Even when he went to prison, his fellow rappers flocked to show their support. Before his release, Kevin Hart visited him in prison and in an interview with CBS, he was convinced that Meek was innocent. He said, "The frustration for me is, why is he still there? I still don't understand why he's still in jail after so much has been pointed out.


 

Meek Mill and Kevin Hart (Getty Images)

"I think the good with the situation is that he now has a platform. And I think coming out, he will be able to use that platform to really shine a light on how corrupt this system is and hopefully also keep this younger generation from going through this. And also, a lot of people that are incarcerated now that are doing the unnecessary time."

Jay Z, who is considered the king of the rap world, also did not mince his words when it came to backing Meek. Writing an op-ed for The New York Times, he said, "Just one example of how our criminal justice system entraps and harasses hundreds of thousands of black people every day." He went on to call probation a "landmine" and he commented that Meek had been "stalked by a system that considers the slightest infraction a justification for locking him back inside."

The piece also pointed out that "As of 2015, one-third of the 4.65 million Americans who were on some form of parole or probation were black. Black people are sent to prison for probation and parole violations at much higher rates than white people."


Their support, both in his personal life and career paid off.

Meek's big break came after he was listed on MTV's Hottest MCs in the Game list, where he landed on number 7. Wasting no time, Meek made the timely decision to launch the second part to 'Dreamchasers'. Just six hours after being put out, it ended up getting 1.5 million downloads. 

He appeared alongside Mariah Carey and rapper Nas in 'Triumphant (Get Ém)'. The album did really well, landing second on the US Billboard 200 chart. The album sales were on par as well, flying off the shelves. It sold 165,000 copies in the first week itself. This could have a lot to do with Meek's minor tiff with the law after a car he was driving was pulled up by the police. He wasn't detained and no charges were filed against him. 

Nicki and Meek, once lovers, perform onstage at the Barclays Center on October 22, 2015 in Brooklyn, NY. (Getty Images) 

But he was far from done with controversies. In 2012, he released 'Dreams & Nightmares,' which had a track called 'Amen', that angered Philadelphia area pastor Rev. Jomo K. Johnson. 'Amen' was the leading track for the entire album, which was his biggest one so far.

The pastor called for the rapper to be shunned because of his seemingly distasteful lyrics, asking him to make things right.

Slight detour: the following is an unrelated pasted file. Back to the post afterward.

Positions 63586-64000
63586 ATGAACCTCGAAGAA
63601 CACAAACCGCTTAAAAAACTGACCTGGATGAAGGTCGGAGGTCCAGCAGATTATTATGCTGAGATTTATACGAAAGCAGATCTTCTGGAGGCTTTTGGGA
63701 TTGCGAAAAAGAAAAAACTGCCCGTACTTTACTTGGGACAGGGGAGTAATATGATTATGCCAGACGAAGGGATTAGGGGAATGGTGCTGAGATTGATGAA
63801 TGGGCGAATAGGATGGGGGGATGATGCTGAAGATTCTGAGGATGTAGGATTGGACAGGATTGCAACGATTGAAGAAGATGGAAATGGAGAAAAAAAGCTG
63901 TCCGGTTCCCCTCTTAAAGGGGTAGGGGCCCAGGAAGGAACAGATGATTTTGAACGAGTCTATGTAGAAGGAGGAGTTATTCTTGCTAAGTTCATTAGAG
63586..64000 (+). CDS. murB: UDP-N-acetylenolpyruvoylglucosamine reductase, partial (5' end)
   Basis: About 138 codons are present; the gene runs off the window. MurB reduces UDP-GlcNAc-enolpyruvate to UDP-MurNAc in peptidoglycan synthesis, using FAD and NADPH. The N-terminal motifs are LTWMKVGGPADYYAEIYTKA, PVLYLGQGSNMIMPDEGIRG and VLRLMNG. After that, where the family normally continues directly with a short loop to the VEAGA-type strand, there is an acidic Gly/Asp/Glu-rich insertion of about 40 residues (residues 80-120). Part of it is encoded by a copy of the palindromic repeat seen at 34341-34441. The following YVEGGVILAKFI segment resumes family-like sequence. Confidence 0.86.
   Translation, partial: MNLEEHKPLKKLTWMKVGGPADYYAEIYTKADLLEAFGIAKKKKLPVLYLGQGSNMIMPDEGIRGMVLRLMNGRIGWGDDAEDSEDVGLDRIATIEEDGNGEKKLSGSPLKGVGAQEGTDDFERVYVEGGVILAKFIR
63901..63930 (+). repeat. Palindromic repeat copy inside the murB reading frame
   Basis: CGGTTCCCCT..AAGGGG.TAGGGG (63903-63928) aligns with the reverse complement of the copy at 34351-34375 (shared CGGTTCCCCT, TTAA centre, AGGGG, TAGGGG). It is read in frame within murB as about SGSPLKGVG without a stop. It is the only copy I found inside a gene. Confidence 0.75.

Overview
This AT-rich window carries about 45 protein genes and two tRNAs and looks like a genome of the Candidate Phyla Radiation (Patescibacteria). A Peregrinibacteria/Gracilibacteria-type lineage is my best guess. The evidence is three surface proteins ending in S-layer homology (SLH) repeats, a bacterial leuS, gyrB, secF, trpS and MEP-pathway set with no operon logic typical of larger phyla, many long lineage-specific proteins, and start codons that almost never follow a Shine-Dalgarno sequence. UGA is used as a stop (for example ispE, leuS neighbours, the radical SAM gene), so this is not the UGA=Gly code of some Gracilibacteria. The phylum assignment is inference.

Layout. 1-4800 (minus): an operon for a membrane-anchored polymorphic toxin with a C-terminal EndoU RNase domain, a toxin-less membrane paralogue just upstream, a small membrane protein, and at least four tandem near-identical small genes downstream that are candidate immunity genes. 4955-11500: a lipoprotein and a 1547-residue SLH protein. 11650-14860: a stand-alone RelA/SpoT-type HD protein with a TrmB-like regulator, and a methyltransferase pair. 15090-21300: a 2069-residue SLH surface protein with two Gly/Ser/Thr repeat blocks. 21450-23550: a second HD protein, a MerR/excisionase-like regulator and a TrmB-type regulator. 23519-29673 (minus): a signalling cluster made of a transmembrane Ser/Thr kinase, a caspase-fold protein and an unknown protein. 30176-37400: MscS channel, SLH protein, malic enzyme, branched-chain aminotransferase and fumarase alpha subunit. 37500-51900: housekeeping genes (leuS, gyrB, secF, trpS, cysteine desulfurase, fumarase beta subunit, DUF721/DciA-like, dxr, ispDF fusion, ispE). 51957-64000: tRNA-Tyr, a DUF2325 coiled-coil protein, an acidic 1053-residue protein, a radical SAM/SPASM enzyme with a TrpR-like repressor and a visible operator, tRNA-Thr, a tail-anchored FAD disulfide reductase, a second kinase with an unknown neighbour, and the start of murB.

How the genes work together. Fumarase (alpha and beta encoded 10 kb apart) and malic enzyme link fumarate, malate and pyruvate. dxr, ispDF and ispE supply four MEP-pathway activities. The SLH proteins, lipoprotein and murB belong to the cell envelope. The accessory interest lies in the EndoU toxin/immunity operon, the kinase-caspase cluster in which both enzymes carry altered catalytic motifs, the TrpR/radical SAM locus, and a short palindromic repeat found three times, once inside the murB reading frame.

Meek's response was far from agreeable. He said later in a BET interview, "I don't think no preacher or no church approve of any type of rap music—because rap music, period, is a lot of bad stuff said. But at the end of the day, it's real life. And me, I wasn't trying to disrespect no religion or anything like that."

Meek, always ambitious to climb up the ladder, decided to start his own label called Dream Chasers Records, perhaps in the hope of spinning a similar success story as the album, it was named after. He then went on to the release of 'Dreamchasers' third installment in 2015 and then two more, called 'DC4' in 2016 and 'Wins & Losses' in 2017, none of which brought blockbuster success. Soon after, his mess with the court and violation of probation started putting his career on a hiatus. 

Shy as a kid and teen, Meek definitely took things to another level as he grew up and tasted the rich life. (Getty Images)

It appears as though Meek, who grew up poor, only had music to turn to. From his three bedroom apartment on Berks Street where he lived with his parents, he filled pages of notebooks with verses. It was his only solace from a life that he had. 

His criminal tendencies started at this point itself, he was shoplifting to help out at home. Shy as a kid and teen, Meek definitely took things to another level as he grew up and tasted the rich life. He's perhaps the only rapper with this many feuds as well as friends - he's had an issue with Cassidy, The Game, Drake, Kendrick Lamar, Beanie Segal among others. 

It's almost as though he goes looking for trouble and instigating a fight - for the sake of his fans and his music career, we hope he's done. As of last year, Meek is worth $3 million - with such a huge spotlight on him, here's hoping he makes the greatest comeback hip hop has ever seen!